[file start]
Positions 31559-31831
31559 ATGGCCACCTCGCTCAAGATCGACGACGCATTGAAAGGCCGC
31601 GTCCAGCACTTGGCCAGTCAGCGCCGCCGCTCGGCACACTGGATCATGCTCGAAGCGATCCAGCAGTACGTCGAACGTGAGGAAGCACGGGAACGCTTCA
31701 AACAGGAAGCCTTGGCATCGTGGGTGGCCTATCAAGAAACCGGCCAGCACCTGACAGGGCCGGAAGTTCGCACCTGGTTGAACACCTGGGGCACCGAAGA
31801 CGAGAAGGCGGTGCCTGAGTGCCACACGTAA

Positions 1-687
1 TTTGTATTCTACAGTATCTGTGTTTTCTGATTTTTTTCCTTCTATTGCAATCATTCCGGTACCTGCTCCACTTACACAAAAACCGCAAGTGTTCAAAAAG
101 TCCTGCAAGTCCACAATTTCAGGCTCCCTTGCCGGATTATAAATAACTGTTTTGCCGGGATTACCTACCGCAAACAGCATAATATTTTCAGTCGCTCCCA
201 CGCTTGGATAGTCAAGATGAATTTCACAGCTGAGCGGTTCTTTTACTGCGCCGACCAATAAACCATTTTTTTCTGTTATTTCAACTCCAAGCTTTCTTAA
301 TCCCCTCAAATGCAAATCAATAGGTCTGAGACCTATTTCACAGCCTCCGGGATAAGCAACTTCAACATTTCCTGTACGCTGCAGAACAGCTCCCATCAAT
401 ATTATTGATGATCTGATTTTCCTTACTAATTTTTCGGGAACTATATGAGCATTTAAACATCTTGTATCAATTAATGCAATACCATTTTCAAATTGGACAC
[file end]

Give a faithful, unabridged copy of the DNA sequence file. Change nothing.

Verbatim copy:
Positions 31559-31831
31559 ATGGCCACCTCGCTCAAGATCGACGACGCATTGAAAGGCCGC
31601 GTCCAGCACTTGGCCAGTCAGCGCCGCCGCTCGGCACACTGGATCATGCTCGAAGCGATCCAGCAGTACGTCGAACGTGAGGAAGCACGGGAACGCTTCA
31701 AACAGGAAGCCTTGGCATCGTGGGTGGCCTATCAAGAAACCGGCCAGCACCTGACAGGGCCGGAAGTTCGCACCTGGTTGAACACCTGGGGCACCGAAGA
31801 CGAGAAGGCGGTGCCTGAGTGCCACACGTAA

Positions 1-687
1 TTTGTATTCTACAGTATCTGTGTTTTCTGATTTTTTTCCTTCTATTGCAATCATTCCGGTACCTGCTCCACTTACACAAAAACCGCAAGTGTTCAAAAAG
101 TCCTGCAAGTCCACAATTTCAGGCTCCCTTGCCGGATTATAAATAACTGTTTTGCCGGGATTACCTACCGCAAACAGCATAATATTTTCAGTCGCTCCCA
201 CGCTTGGATAGTCAAGATGAATTTCACAGCTGAGCGGTTCTTTTACTGCGCCGACCAATAAACCATTTTTTTCTGTTATTTCAACTCCAAGCTTTCTTAA
301 TCCCCTCAAATGCAAATCAATAGGTCTGAGACCTATTTCACAGCCTCCGGGATAAGCAACTTCAACATTTCCTGTACGCTGCAGAACAGCTCCCATCAAT
401 ATTATTGATGATCTGATTTTCCTTACTAATTTTTCGGGAACTATATGAGCATTTAAACATCTTGTATCAATTAATGCAATACCATTTTCAAATTGGACAC